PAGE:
The first cases of locally transmitted Zika in the continental United States showed up in a Miami suburb nearly four months ago. On Tuesday, the voters of Monroe County, more than 100 miles south, voted 58 percent to 42 percent in favor of releasing genetically modified mosquitoes that could reduce populations of Aedes aegypti, the culprit bloodsucker. One small catch, though: The community of Key Haven, where the mosquitoes would be released, opposed the resolution by a 65-35 margin.
The nonbinding survey resolution was the result of local outcry in August, when the FDA approved the first US field trial for Key Haven. Officials from the mosquito control for the Florida Keys said they intended to honor the will of the people. But given the split result, it’s not entirely clear how the board will proceed.
Here’s a little background from a piece I wrote on the science of the high-tech skeeters:
Scientists at Oxitec, a UK-based company that has spent years honing its techniques in the lab and in the field, have altered Aedes aegypti—the primary mosquito conduit for Zika, dengue, yellow fever, and chikungunya—with a gene that causes its progeny to die in the larval stage. The researchers sort the altered mosquitoes by sex and release only the males, which then go out and mate with wild females, dooming their offspring. The modified mosquitoes, which can only survive a few days outside the climate-controlled comforts of a laboratory, also carry a gene for a fluorescent protein that lets researchers distinguish modified mosquitoes from wild ones. Both of the inserted genes are nontoxic and nonallergenic.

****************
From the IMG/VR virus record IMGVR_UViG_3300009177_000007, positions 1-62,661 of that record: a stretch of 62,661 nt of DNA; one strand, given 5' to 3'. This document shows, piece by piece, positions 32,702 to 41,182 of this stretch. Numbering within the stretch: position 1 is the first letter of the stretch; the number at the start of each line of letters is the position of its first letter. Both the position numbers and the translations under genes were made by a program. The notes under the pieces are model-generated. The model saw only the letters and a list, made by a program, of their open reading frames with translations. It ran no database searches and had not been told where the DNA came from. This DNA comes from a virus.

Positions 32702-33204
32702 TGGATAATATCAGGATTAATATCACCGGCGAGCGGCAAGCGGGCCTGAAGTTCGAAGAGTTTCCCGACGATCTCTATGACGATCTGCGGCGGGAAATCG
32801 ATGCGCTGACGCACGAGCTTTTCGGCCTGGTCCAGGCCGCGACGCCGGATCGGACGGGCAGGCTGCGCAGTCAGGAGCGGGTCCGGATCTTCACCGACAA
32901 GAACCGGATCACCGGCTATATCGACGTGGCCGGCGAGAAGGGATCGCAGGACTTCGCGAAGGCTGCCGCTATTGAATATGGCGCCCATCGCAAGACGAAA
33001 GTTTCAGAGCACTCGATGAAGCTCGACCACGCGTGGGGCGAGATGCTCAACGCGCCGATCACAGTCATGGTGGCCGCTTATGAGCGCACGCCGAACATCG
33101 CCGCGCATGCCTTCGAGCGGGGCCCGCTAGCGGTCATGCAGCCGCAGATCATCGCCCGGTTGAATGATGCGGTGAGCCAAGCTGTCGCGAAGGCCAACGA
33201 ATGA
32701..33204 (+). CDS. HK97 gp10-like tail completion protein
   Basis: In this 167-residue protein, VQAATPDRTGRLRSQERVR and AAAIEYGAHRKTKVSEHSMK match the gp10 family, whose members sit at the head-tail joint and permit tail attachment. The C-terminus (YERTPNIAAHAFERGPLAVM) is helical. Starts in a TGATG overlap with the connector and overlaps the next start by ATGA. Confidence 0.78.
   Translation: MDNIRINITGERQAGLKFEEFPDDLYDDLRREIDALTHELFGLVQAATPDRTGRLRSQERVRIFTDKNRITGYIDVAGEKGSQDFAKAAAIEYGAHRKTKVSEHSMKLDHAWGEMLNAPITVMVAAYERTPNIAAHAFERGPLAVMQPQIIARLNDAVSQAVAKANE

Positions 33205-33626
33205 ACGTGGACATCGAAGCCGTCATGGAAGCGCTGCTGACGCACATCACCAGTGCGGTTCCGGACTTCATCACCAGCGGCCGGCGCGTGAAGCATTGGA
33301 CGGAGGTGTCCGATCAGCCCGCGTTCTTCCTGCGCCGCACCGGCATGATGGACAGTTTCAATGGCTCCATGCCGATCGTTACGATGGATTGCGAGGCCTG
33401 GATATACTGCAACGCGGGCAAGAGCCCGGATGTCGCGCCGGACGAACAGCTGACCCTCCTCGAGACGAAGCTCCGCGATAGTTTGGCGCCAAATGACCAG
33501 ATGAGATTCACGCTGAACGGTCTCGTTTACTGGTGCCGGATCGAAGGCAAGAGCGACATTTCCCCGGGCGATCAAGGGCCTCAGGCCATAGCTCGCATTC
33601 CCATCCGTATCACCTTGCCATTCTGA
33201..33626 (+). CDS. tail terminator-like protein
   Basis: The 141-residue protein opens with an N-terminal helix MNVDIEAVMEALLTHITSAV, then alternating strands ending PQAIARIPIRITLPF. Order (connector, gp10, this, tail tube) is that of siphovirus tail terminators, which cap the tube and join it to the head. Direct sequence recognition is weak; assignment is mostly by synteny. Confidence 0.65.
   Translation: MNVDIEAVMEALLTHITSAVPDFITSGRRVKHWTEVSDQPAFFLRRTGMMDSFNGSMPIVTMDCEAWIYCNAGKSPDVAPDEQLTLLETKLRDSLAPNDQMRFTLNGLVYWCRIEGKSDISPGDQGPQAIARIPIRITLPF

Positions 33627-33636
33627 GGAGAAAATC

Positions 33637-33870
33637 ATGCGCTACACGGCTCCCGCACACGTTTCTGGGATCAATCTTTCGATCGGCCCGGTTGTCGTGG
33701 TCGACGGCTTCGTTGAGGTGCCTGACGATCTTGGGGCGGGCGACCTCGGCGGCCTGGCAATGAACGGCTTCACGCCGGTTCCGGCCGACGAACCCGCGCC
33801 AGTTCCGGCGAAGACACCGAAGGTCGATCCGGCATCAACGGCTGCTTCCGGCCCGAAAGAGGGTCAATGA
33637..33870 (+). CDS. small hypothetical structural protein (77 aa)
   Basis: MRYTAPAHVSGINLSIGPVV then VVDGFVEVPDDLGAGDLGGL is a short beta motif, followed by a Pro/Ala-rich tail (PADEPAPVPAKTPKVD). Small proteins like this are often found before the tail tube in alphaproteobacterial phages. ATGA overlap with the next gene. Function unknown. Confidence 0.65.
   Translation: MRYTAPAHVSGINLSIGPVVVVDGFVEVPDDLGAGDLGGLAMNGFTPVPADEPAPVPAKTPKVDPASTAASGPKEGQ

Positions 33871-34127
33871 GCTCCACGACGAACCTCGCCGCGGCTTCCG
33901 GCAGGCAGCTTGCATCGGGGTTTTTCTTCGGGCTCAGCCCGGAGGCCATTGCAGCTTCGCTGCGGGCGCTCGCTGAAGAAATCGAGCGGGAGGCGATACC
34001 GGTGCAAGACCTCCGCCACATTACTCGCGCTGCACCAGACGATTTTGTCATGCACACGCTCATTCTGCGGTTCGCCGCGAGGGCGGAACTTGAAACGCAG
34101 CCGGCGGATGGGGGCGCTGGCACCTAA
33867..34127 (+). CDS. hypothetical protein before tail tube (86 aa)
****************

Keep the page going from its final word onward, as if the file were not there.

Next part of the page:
Oxitec’s CEO, Hadyn Parry, issued the following statement on Tuesday evening:
The voters of Monroe County have clearly spoken. By approving this referendum, they have highlighted the need for new and targeted solutions that will fight against the invasive mosquitoes that carry Zika, dengue and other dangerous viruses. With vaccines not immediately available and many communities deeply concerned about the effects of extensive chemical spraying, there is a major need for alternative solutions to combat the spread of disease-carrying mosquitoes. CDC Director Thomas Frieden recently noted, “Zika, and other diseases spread by Aedes aegypti, are really not controllable with current technologies.”
While we did not win over every community in the Keys, Oxitec appreciates the support received from the community, and is prepared to take the next steps with the Florida Keys Mosquito Control Board to trial its environmentally friendly and non-persisting mosquito control solution.
To read more about the proposed trial, history, science, and controversy surrounding GM mosquitos check out our explainer here.